Published at Thursday, May 10th 2018. by Orianne Tiphanie in Toilet Seat.
Clean white porcelain is by far the most common toilet choice. However most manufacturers offer a range of colors in at least some of their products. Typically pure white is the best bet for resale value as it will never go out of style. However it should be noted that “plain white” porcelain fixtures from different companies might not match one another. If your toilet sits next to a tub or porcelain-topped vanity it might be best to source the items from the same company or request a sample of one finish to compare with another when you’re out shopping. Noticeably different tones can look mismatched which can make a bathroom appear older or subtly messy.
For American Standard the future holds load-sensing technology that will sense what’s in the bowl and deliver the proper amount of water to flush. If the toilet is dirty it will do another flush or activate a cleaning routine. Devices that sense a clogged toilet could potentially alert a maintenance professional or shut off the water supply.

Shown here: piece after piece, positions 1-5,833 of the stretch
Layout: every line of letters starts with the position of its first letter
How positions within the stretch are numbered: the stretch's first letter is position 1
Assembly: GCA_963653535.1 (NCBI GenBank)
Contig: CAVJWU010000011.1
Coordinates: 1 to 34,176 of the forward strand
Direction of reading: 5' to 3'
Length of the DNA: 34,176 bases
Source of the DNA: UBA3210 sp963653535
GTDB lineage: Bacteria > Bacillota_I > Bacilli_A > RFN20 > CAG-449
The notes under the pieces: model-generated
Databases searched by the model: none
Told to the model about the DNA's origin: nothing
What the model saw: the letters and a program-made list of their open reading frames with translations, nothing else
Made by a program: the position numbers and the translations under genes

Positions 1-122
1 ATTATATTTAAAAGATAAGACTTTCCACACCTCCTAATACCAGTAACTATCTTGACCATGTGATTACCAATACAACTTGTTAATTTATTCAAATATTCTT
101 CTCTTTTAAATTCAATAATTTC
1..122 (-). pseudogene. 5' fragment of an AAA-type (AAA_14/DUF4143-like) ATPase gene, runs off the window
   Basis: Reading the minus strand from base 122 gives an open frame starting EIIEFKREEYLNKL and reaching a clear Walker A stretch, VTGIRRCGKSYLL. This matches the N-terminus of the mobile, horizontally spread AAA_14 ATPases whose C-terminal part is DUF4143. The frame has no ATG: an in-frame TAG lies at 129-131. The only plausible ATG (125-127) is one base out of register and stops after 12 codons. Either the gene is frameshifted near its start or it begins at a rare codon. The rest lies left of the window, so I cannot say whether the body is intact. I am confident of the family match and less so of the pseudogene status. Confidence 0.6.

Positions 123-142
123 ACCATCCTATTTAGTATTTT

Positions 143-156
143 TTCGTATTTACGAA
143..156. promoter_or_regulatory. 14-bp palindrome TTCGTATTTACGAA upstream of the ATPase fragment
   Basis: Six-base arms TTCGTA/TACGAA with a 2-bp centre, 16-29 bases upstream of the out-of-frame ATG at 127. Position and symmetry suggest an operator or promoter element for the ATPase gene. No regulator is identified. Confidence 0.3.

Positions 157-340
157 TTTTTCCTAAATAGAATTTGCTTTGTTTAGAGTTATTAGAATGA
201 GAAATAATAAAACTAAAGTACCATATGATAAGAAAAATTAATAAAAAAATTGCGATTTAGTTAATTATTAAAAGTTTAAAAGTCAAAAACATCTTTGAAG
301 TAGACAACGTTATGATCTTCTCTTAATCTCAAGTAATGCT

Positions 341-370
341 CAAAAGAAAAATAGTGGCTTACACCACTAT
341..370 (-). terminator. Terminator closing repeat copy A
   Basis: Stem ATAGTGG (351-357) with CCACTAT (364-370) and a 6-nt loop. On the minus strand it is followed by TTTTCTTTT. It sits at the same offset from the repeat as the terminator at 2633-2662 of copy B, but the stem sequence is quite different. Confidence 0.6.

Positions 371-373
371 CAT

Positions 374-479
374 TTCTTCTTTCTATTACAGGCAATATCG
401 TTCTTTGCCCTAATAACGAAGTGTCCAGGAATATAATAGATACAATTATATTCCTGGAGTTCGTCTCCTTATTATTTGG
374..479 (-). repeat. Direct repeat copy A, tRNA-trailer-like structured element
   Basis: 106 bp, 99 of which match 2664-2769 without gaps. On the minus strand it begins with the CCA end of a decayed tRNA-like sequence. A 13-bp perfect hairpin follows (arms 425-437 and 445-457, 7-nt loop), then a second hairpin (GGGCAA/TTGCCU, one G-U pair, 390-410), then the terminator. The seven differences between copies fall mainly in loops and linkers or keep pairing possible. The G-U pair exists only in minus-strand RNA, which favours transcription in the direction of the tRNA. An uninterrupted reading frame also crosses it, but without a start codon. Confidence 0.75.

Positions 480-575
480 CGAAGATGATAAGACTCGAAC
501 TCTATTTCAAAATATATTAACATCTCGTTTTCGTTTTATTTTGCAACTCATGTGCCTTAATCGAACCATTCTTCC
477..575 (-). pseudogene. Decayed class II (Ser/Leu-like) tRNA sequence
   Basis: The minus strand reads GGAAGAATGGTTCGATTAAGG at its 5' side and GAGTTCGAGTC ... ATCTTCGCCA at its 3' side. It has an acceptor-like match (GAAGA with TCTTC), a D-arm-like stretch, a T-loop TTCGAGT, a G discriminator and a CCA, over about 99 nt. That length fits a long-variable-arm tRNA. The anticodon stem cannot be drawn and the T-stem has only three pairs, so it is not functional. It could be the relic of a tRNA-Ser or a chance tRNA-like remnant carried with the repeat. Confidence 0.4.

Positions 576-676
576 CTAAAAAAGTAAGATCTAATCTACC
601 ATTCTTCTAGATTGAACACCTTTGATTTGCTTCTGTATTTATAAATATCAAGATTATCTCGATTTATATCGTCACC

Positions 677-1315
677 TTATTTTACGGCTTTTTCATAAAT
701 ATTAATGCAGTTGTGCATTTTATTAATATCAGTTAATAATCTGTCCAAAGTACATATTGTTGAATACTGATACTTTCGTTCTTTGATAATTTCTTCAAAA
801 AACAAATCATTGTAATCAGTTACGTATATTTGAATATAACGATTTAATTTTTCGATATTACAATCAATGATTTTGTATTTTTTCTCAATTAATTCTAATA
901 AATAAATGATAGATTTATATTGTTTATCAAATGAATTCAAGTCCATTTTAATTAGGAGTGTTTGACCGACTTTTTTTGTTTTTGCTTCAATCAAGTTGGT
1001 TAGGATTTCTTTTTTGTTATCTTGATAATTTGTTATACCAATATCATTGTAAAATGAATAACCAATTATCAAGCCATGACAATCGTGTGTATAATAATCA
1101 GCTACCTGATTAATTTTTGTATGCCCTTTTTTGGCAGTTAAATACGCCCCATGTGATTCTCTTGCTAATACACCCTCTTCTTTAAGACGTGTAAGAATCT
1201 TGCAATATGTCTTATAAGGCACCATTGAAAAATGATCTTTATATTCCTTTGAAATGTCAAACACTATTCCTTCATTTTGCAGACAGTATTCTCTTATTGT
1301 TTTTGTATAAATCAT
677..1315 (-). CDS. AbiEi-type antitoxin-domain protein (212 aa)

The more integrated and seamless the base the easier the surface will be to wipe down and the more modern the look will be. A simple shape like this softly rounded toilet will work in ultramodern or more lively contemporary bathrooms without drawing attention so if you can spend a little more this can be a nice upgrade.
Taking the two-piece look to the extreme retro chain-pull toilets with tanks set higher on the wall give a certain old-world charm to a room. A well-made high-tank toilet will function just as well as a “close-coupled” (standard) option so the choice comes down to look more than mechanics in most situations although these toilets can be a little more expensive. If you want your toilet to be noticeable and charming instead of minimalist and hidden away this is an option to consider.
Rarely is it practical to move a toilet if you aren’t designing your bathroom from scratch (i.e. during a new build). If possible keep in mind that a toilet should be a minimum of 15 inches from nearby objects (such as showers walls and vanities) measured from the centerline of the toilet. For more comfort 18 or more inches is recommended. If you can’t relocate try to avoid adding obstacles such as towel bars and consider using a small vanity. Also an elongated toilet seat (longer and narrower than a standard rounded seat) may give you a little extra leg room.
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